Georgia Moore is getting ready to be bald again, and this time, the 17-year-old Ann Richards School for Young Women Leaders junior will be heading off to prom rocking a shaved head.
The first time she was bald was when she was 10. A day after her birthday, she was diagnosed with acute lymphoblastic leukemia. She underwent 28 months of treatment including chemotherapy, blood transfusions and spinal taps.
Georgia was completely bald for six months. People gave her hats and colorful scarfs to wear, but mostly, she just rocked a bald head.
Now on Saturday, she’ll go bald again. She’ll shave her head as part of the St. Baldrick’s Foundation’s Brave a Shave for Kids with Cancer at Dell Children’s Medical Center of Central Texas.
It’s will mark a key date in her life: On April 29, she’ll officially be five years cancer-free. A milestone that is key in the world of cancer.
This will be the first time Georgia has shaved her head for cancer, but she won’t be doing it alone. Her mom will do it for the seventh time, her grandfather who has also done it before will join them. Georgia has inspired two others, a friend from school and an art teacher.
Georgia already has hit her goal of $10,000. Right now she leads the donations with $10,410.29. She raised the money by sharing her story on the St. Baldrick’s blog as well as reaching out to friends and family members who have followed her cancer story. Georgia, who is an artist, also designed T-shirts and sold them to raise money.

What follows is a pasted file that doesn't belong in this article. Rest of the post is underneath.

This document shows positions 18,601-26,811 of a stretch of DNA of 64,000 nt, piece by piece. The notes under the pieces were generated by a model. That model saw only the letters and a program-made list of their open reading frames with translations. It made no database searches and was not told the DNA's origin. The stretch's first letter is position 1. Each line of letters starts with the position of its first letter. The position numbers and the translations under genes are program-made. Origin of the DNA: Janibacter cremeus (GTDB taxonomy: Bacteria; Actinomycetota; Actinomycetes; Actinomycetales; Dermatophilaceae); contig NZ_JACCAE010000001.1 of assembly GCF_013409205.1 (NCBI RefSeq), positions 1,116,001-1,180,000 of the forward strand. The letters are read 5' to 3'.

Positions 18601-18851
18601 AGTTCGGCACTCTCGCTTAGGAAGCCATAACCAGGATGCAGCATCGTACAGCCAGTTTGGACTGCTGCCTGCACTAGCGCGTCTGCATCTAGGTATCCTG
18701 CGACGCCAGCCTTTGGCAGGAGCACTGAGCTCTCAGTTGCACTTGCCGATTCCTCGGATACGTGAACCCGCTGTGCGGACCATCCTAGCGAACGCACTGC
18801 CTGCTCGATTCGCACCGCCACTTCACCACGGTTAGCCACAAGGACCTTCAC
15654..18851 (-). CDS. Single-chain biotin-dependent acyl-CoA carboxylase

Like she did before, she’s planning on wearing her bald head proudly. “I am stocking up on sunscreen,” she says. “No one wants a sunburn head.”
And when she heads to prom on April 22, she’ll be wearing a silver dress with sequins and embroidered pink, yellow and orange flowers.
“I wanted something different,” she says. “It makes me feel really special, like a disco ball. Even if I wasn’t going to be bald, I wouldn’t want to go with a traditional prom-style dress. I like this one a lot. I like how sparkling and feminine and cool it is.”
Brave a Shave for Kids with Cancer
10 a.m. to 2 p.m. April 15
Dell Children’s Medical Center, 4900 Mueller Blvd.
While Georgia is the top participant, Team Harley is the top team. We wrote about Harley Fetterman last year. He and his friend competed against each other in national Braille competitions. Last year, because of Harley’s illness, he wasn’t able to go and his friend Merlyn Hileman took his place. Harley died last July. The team has raised $22,371.00 in his honor.